The tender ages of the children exposed to Linda Hoskinson likewise compels the conclusion that the state interference with DCS selection of religious role models constitutes a substantial burden on religious freedom. For, "the values of parental direction of the religious upbringing and education of their children in their early and formative years have a high place in our society." Yoder, 406 U.S. at 213-14, 92 S.Ct. at 1532; Lemon I, 403 U.S. at 616, 91 S.Ct. at 2113 ("This process of inculcating religious doctrine is, of course, enhanced by the impressionable age of the pupils, in primary schools particularly."); Tilton, 403 U.S. at 686, 91 S.Ct. at 2099.
Yoder dealt with secondary school age children from grades 8 and up, while it is uncontroverted that Hoskinson taught elementary school students.
Similarly, the importance of religion in the school's educational process and the unique role of the teacher in these religious schools further emphasizes the burdensome nature of the state's actions. Catholic Bishop of Chicago, 440 U.S. at 501, 99 S.Ct. at 1319; Lemon I, 403 U.S. at 617, 91 S.Ct. at 2113. The record clearly indicates that the school, parents, and teachers expect teachers to serve as examples to the students. Superintendent Schindler testified that teachers previously had been discharged on account of their lifestyles, and the statement of the school's educational philosophy indicates that the student "interacts and is taught by parent and teacher models who are themselves born again and have this perspective on life." The record is replete with evidence that the educational process at DCS is suffused with religion. The district court so found, and there is no evidence to the contrary.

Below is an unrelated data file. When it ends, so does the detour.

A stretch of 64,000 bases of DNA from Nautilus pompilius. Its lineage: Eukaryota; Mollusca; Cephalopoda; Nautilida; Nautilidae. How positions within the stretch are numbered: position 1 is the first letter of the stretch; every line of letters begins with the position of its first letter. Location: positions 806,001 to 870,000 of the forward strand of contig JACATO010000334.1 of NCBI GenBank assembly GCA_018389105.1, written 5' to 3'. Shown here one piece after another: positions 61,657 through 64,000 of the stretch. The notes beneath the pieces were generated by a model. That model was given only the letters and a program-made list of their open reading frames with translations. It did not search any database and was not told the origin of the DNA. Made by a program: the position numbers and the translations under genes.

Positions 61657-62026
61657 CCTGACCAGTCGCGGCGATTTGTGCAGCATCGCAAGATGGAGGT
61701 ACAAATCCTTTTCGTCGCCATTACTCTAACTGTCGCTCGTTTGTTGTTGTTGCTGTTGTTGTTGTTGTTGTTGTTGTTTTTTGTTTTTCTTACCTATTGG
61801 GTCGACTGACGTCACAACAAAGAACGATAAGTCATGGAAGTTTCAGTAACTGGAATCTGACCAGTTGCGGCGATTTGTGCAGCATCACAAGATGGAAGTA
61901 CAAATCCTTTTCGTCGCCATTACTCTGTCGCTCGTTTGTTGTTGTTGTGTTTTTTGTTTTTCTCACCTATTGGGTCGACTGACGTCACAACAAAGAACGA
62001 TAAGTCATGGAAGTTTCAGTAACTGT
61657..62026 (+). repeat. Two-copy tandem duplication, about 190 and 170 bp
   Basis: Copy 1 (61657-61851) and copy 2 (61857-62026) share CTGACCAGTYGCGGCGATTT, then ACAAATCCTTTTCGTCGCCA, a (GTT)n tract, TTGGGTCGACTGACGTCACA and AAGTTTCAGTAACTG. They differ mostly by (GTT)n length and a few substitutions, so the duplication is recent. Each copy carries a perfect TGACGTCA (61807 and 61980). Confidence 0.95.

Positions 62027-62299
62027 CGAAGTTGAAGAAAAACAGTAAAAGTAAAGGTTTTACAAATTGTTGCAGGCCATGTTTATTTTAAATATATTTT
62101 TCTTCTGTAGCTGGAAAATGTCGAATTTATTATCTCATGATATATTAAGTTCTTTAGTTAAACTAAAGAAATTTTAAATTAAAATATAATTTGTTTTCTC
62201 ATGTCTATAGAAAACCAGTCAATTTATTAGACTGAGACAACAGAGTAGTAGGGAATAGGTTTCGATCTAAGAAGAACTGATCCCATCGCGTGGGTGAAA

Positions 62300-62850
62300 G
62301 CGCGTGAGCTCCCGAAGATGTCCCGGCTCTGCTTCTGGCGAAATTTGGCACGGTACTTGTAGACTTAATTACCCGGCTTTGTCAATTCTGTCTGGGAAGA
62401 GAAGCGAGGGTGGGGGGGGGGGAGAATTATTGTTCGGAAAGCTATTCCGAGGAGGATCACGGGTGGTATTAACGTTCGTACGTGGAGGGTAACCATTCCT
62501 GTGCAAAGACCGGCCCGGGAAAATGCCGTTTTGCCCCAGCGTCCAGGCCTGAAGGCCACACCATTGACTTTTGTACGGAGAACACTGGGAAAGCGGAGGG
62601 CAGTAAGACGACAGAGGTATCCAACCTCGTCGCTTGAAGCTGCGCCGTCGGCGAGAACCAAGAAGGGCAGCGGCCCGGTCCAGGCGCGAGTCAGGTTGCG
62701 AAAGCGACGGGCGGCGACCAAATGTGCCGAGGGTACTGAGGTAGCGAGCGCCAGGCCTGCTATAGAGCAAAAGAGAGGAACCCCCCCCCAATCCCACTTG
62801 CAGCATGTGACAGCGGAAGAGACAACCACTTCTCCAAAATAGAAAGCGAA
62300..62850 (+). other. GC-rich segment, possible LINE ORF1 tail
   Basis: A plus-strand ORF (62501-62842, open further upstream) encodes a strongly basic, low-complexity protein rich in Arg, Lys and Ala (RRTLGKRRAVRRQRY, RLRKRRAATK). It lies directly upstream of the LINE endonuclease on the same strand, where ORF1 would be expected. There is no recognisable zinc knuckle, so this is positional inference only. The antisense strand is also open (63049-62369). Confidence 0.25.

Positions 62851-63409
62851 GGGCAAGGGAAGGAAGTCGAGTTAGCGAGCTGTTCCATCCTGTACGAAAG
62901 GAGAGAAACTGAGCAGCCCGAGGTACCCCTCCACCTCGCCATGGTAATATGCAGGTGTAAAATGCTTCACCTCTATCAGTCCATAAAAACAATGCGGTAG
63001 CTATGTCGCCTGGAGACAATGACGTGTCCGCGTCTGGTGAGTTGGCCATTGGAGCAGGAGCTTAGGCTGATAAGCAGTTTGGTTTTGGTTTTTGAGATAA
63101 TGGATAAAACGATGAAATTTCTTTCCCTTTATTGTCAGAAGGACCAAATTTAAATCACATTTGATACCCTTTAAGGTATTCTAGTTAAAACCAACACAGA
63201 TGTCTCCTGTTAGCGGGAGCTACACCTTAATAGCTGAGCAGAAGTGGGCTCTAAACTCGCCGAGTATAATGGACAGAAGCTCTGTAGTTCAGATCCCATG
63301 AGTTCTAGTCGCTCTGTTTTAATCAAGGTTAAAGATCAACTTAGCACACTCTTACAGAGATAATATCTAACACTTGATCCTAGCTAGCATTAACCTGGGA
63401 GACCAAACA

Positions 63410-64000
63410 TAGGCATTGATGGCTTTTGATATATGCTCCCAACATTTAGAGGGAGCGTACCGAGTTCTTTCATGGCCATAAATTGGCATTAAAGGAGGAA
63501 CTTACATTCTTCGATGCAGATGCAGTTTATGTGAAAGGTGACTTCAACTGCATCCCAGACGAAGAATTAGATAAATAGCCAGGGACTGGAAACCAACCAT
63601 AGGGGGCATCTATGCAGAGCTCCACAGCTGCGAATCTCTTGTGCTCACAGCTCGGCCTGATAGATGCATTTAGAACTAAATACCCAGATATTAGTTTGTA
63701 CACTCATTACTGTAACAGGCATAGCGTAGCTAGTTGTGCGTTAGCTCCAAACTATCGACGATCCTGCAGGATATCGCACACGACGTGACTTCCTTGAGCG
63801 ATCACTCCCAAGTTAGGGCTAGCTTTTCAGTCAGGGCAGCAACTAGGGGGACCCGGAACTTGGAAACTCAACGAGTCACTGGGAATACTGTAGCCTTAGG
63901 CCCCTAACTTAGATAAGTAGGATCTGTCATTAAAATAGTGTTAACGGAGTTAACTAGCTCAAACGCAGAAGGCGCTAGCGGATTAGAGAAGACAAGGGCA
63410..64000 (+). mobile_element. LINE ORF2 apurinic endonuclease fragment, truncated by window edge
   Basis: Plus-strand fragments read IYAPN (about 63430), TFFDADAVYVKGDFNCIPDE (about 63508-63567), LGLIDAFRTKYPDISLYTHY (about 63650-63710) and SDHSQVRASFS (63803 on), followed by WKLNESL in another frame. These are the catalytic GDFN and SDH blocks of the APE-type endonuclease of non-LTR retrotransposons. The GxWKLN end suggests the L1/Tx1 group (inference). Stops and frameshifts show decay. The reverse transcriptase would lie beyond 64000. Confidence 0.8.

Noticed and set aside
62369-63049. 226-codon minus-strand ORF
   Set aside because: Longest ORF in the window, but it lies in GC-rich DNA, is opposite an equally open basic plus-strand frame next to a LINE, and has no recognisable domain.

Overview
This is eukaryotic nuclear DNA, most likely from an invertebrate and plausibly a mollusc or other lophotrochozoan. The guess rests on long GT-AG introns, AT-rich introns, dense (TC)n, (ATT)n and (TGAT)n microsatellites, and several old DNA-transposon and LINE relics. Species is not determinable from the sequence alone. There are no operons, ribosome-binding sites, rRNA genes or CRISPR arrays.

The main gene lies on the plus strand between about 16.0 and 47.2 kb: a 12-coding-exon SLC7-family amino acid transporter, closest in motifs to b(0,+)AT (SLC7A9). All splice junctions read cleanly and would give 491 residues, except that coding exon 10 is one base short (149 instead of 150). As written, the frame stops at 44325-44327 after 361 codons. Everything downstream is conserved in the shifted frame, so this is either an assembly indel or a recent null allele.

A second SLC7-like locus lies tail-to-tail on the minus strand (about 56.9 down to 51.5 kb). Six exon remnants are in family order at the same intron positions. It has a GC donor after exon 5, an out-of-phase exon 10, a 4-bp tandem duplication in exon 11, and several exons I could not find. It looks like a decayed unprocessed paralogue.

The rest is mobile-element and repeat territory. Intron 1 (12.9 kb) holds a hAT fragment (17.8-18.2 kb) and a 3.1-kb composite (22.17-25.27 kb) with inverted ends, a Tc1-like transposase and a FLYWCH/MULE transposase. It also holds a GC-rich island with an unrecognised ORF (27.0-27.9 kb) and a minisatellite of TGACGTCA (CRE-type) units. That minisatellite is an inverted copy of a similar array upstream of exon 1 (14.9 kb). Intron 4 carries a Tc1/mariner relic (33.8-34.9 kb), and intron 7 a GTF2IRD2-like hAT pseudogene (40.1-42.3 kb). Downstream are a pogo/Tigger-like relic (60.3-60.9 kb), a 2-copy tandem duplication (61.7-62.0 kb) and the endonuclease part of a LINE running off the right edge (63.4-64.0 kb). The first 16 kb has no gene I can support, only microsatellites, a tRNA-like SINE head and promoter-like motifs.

Hoskinson testified that "I try to have a consistent spiritual testimony. By doing this I feel that I can be an example to my students."
Parent House testified:
The coaches have a very high influence on the students, the participants. As a matter of fact, they are instructed not only in the game and in particularly teaching something that will allow the students to have what is called total release. That total release program basically is the participant, the athlete, viewing that Jesus Christ is, in fact, the audience and that everything he does on the athletic field should, in fact, be done that — with the understanding that Christ is actually watching them.
Prior to every soccer game there is a period of prayer. That prayer is somewhat directed, at least in the first of the year when the athletes are somewhat immature in their ability to prayer, by the coach. But the coach encourages each one of the athletes to pray. And there is a time of — a session of prayer where the athletes, in fact, do have prayer, not only before the game but often time after half-time, and certainly after games, after each game.
Further, Paul Pyle, a teacher who had also attended DCS as a student, testified:
But the two things I think stand out most in my mind was the influence of Godly teachers and the way those teachers influenced me to love and respect the word of God. I was exposed day after day to several teachers who loved God and who loved His word. And that influenced the way I love God and love His word.
Superintendent Schindler testified:
We believe very strongly that the teacher's role in education is paramount. In fact, in the Bible, in Luke, Chapter 6, verse 4, it says that after the student has been fully taught, the student will be like the teacher. And that is not just head knowledge, that is life style. In fact, educationally speaking, we feel strongly that more education takes place, more learning takes place in the life style of the teacher than does the curriculum itself. And because of that, we are very, very strongly devoted to getting the right persons in the classrooms teaching to our students, especially if you look at our philosophy. And if I, as a parent, am responsible for my kids and their education, and I am going to be judged accountable some day for that, that it's important as a parent that I am confident that the teacher has control of the minds of my kids and that their philosophy is compatible with mine.